While it's long been known that negative emotions such as depression and anxiety put you at risk for heart disease, there's been surprisingly little research on whether positive emotions prevent coronary trouble. To find out, scientists asked nearly 8,000 people to rate their satisfaction in seven key areas of life: jobs, family, love, leisure, standard of living, sex, and self. Those who scored higher than average satisfaction in all categories had up to 13 percent less risk of heart disease, heart attacks, and angina. That's major.
People who were happier in four areas -- jobs, families, sex lives, and selves -- also had healthier hearts. But feeling contented in just the other three areas -- leisure activities, love relationships, and standard of living -- didn't have a significant impact.
While it's not yet clear exactly how feeling good about your life helps your heart, it's well established that happiness is vital to your health. Studies have repeatedly found that happy people produce fewer stress-related hormones, have stronger immune systems, and live longer. Now it's clear that one reason is their hearts. Ready to turn that frown upside down?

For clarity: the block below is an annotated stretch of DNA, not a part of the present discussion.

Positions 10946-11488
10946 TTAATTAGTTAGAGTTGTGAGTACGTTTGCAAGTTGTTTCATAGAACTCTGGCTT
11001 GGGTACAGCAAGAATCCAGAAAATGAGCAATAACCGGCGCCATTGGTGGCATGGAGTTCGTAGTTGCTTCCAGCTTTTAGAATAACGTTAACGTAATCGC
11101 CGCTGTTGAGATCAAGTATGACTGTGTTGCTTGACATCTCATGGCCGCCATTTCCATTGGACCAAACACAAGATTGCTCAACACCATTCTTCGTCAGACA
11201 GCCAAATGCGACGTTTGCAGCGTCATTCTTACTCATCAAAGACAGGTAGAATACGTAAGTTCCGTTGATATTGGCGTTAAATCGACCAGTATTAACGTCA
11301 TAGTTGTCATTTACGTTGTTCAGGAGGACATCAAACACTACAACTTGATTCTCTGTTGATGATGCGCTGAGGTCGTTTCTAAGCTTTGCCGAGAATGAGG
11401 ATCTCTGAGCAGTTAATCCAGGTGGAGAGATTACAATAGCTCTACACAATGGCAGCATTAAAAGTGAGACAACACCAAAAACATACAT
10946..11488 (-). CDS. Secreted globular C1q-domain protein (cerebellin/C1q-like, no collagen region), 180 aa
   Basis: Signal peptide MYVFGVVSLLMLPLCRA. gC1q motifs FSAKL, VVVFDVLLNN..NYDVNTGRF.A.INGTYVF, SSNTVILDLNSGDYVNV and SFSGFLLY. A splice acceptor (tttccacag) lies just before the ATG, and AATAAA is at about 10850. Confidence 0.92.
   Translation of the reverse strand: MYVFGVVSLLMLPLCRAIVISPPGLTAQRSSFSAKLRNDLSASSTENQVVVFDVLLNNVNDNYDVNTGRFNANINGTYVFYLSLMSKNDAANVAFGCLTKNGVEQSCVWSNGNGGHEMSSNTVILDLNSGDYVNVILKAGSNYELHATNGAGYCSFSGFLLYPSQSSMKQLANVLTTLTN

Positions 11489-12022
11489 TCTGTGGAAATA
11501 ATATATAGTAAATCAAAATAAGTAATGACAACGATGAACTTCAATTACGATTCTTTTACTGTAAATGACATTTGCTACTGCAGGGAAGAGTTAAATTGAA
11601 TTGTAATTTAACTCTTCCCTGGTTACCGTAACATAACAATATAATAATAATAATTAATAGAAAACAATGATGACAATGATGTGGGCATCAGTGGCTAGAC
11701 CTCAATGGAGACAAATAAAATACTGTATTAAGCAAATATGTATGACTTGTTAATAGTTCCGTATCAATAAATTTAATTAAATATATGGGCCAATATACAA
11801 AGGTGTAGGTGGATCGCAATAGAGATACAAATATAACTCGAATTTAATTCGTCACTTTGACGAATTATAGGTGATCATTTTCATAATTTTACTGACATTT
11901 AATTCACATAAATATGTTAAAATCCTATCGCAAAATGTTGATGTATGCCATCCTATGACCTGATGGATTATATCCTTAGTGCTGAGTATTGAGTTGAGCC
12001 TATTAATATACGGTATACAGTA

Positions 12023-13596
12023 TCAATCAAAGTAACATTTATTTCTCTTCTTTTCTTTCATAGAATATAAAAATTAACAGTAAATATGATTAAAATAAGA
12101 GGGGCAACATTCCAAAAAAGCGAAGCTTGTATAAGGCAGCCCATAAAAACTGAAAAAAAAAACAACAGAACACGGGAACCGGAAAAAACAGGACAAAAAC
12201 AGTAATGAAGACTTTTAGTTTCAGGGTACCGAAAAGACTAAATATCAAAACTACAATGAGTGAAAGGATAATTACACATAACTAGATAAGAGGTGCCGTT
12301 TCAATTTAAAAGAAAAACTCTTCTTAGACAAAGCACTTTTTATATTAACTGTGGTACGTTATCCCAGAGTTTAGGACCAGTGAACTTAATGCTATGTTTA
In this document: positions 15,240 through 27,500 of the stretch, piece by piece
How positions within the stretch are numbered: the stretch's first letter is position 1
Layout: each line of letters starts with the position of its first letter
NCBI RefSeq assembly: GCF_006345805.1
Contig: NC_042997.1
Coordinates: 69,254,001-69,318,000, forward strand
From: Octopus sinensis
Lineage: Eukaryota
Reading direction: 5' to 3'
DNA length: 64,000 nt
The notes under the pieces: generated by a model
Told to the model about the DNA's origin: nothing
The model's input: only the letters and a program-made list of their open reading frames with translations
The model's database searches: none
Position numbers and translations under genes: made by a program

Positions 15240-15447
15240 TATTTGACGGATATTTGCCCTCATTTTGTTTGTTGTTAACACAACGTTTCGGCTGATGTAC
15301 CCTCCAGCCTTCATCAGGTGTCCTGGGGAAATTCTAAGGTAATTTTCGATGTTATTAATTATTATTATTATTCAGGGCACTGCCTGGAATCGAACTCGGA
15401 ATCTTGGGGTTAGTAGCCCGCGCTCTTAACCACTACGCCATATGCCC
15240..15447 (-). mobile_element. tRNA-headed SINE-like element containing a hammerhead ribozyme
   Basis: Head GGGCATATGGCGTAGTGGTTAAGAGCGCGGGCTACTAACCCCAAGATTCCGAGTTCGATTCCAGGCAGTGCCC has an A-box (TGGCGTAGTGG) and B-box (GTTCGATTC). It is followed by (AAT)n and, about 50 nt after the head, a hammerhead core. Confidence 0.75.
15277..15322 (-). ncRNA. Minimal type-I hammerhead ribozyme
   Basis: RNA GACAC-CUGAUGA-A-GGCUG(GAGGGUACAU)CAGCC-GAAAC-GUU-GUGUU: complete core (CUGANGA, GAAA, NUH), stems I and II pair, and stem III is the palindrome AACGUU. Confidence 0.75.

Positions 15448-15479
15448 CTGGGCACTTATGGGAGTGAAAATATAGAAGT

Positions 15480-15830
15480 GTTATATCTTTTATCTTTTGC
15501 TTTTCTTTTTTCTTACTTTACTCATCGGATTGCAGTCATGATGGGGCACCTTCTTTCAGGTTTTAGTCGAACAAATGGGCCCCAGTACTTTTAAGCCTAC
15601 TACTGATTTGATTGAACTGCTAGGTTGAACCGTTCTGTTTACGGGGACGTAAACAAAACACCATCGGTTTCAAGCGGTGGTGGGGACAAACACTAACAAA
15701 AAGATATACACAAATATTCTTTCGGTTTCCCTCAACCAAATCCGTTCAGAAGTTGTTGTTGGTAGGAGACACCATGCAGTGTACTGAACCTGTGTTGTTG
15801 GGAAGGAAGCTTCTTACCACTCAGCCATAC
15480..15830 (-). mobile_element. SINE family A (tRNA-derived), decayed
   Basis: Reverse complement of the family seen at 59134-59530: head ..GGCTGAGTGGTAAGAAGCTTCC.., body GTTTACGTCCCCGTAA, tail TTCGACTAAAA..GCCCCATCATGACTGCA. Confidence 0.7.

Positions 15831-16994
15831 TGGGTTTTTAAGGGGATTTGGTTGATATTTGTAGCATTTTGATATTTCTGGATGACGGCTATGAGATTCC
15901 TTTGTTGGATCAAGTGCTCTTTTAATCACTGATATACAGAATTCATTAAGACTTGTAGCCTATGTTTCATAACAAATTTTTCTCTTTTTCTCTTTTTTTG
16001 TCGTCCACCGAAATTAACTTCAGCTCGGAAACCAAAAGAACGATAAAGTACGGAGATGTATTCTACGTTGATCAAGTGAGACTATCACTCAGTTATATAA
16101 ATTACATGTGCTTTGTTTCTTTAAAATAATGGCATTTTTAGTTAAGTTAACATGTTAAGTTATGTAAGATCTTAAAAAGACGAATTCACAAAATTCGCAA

Talk nice to yourself. Is your inner voice quick to snap out things like, "How could you forget that, you idiot?" Trade put-downs for encouraging words; they set you up for success.
Connect. Talk -- really talk -- to people you care about; you'll both benefit by connecting. Get physical, too; hugs stimulate oxytocin, the "cuddle hormone," spreading a feel-good boost.
Keep a gratitude journal. Simply writing down what you're thankful for makes you healthier and more optimistic.
Don't sit around. Physical activity is a significant happiness booster. Get moving for 30 minutes a day!
Meditate. It eases stress, improves sleep, strengthens immunity, and measurably increases happiness!
Help others. Volunteer at a soup kitchen, hospital, or shelter. Giving back adds more meaning which is essential to happiness in your life.